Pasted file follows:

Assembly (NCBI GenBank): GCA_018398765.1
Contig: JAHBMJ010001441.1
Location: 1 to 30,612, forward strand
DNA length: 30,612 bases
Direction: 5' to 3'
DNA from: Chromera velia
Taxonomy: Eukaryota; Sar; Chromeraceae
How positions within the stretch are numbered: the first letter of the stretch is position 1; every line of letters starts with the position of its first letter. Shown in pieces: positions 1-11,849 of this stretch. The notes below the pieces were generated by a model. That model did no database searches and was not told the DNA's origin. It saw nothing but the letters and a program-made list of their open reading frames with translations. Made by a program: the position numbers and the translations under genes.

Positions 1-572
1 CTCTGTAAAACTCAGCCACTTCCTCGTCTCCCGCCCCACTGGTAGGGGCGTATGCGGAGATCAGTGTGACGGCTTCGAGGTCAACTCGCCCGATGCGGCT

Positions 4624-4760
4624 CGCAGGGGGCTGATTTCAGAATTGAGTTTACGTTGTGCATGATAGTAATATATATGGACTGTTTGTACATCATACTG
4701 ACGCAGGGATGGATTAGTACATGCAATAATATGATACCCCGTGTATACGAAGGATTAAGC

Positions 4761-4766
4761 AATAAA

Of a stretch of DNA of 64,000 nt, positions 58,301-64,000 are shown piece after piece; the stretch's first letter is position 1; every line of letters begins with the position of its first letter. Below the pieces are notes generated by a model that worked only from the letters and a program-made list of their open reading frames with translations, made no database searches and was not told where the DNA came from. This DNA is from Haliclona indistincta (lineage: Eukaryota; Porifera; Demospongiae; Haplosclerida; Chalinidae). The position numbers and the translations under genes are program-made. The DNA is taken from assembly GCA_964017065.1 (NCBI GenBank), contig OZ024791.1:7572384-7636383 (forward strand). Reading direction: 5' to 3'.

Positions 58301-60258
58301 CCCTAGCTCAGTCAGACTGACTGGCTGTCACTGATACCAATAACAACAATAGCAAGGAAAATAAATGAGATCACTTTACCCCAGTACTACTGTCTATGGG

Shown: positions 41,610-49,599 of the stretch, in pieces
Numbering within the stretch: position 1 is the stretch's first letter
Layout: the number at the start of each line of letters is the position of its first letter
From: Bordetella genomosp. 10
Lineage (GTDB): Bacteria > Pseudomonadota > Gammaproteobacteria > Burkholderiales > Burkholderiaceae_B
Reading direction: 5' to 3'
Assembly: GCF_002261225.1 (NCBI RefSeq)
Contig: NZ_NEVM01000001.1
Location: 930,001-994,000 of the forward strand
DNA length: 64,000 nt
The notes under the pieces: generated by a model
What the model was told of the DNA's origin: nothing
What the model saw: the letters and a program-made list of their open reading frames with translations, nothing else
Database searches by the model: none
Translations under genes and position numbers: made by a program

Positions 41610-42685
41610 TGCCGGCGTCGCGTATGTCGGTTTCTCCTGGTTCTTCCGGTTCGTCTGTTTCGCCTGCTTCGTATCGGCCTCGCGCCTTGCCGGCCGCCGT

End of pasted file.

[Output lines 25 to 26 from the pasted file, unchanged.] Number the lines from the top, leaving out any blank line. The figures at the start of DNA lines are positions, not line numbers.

Assembly: GCF_002261225.1 (NCBI RefSeq)
Contig: NZ_NEVM01000001.1